In a statement on the case of two Kurdish villagers allegedly thrown from a military helicopter in Turkey’s eastern province of Van, Human Rights Watch (HRW) expressed its concern yesterday that the authorities might already be engaged in covering up what happened to the men.
According to the human rights watchdog, the strong discrepancies between the Van governor’s statement and witness statements raise concerns about an ongoing coverup and this may prevent an effective and transparent investigation into the incident.
Osman Şiban (50) and Servet Turgut (55) were detained on September 11 in an army operation in the Çatak district of Van. Their families, who did not know their whereabouts for two days after their detention, finally found them in a hospital.
According to HRW a medical report attributed the fatal injuries of Turgut to an “unspecified fall” and the injuries of Şiban to a “fall from a high location/fall from a helicopter.” Turgut died in a hospital on September 30. Şiban was discharged on September 20.
“The Turkish authorities have an obligation to promptly, effectively, and transparently investigate how Servet Turgut and Osman Şiban were so seriously injured in the custody of security forces, and ultimately how Turgut died,” said Hugh Williamson, Europe and Central Asia director at Human Rights Watch. “The authorities’ highly unconvincing explanation that Turgut fell from a rocky place before his arrest flies in the face of statements by witnesses, who saw both men being arrested and taken away healthy in a helicopter.”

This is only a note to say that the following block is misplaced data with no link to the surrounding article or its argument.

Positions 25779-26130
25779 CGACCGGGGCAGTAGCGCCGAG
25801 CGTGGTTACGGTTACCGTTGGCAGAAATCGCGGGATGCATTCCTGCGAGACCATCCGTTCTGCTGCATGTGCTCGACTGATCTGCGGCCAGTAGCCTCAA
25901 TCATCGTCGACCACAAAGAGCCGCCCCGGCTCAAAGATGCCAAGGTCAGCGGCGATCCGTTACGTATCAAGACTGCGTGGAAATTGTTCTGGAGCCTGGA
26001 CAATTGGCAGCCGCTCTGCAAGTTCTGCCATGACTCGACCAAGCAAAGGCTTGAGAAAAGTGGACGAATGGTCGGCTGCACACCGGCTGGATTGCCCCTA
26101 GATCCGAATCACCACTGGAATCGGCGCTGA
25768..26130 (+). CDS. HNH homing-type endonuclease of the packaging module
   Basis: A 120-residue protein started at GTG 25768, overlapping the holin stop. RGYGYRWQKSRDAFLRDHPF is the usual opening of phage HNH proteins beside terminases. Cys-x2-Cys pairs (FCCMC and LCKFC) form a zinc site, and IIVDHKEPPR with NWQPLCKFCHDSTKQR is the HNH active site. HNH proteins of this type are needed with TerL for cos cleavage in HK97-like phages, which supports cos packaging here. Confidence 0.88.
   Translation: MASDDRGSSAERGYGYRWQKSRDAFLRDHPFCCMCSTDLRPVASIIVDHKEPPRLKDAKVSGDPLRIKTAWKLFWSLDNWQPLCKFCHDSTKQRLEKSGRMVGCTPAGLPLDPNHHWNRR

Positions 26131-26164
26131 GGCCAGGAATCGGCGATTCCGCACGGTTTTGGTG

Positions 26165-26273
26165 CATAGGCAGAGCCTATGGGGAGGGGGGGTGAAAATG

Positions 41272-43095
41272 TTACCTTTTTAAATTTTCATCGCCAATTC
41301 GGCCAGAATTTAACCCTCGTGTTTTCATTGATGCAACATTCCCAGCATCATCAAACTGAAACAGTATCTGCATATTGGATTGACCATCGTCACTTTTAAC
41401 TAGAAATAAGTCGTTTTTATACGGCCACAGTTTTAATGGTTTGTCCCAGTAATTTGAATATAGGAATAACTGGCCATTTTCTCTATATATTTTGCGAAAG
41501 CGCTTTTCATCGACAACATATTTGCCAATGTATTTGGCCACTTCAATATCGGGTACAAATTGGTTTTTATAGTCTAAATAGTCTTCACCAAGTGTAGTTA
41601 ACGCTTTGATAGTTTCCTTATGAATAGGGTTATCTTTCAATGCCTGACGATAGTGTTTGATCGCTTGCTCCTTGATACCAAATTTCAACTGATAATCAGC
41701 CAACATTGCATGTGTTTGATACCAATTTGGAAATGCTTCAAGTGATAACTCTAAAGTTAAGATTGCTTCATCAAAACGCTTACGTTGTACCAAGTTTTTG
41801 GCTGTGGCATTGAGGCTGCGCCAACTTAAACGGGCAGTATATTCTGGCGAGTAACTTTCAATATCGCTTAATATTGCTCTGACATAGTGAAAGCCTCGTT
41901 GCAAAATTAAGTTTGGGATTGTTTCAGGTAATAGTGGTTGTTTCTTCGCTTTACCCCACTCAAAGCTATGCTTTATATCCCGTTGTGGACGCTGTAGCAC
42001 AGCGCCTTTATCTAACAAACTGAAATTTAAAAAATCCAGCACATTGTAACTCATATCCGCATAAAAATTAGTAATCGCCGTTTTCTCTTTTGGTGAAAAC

A statement by the Van Governor’s Office on September 21 claimed that Turgut fell from a rocky place and resisted arrest, but it didn’t mention Şiban’s injuries and accused the two of aiding the outlawed Kurdistan Workers’ Party (PKK), an armed secessionist group listed as a terrorist organization by Turkey, the European Union and the United States. The prosecutor has imposed a secrecy order on the investigation file preventing the families’ lawyers from obtaining information.
Turgut’s family told Human Rights Watch that on September 11, Turgut was working on his farm in the Surik hamlet of Çığlıca village, in the district of Beytüşşebap, when a nearby clash between Turkish soldiers and the PKK resulted in the death of three soldiers and a PKK member.
The family alleges that officers apprehended Turgut and took him to a central place in the village, where all the men of the village were made to kneel down while the soldiers checked their IDs. Military officers asked villagers to identify Turgut since he did not have his ID with him. They also asked who Osman Şiban was.
According to the HRW statement, witnesses said military officers shouted at the villagers: “We are in pain. Who will we take it out on, if not you? We are going to burn your village down.” The villagers assumed the soldiers were referring to the soldiers’ deaths. The security forces then took Şiban and Turgut away in a helicopter.
The families of both men called nearby military bases over the next two days but were told that neither was in their custody. On September 13 Turgut’s brother told an officer on the phone he would inform the media if they refused to tell him where his brother was. He received a call 15 minutes later informing him that his brother and Şiban were in an intensive care unit of a state hospital in Van, 338 kilometers by road from their village.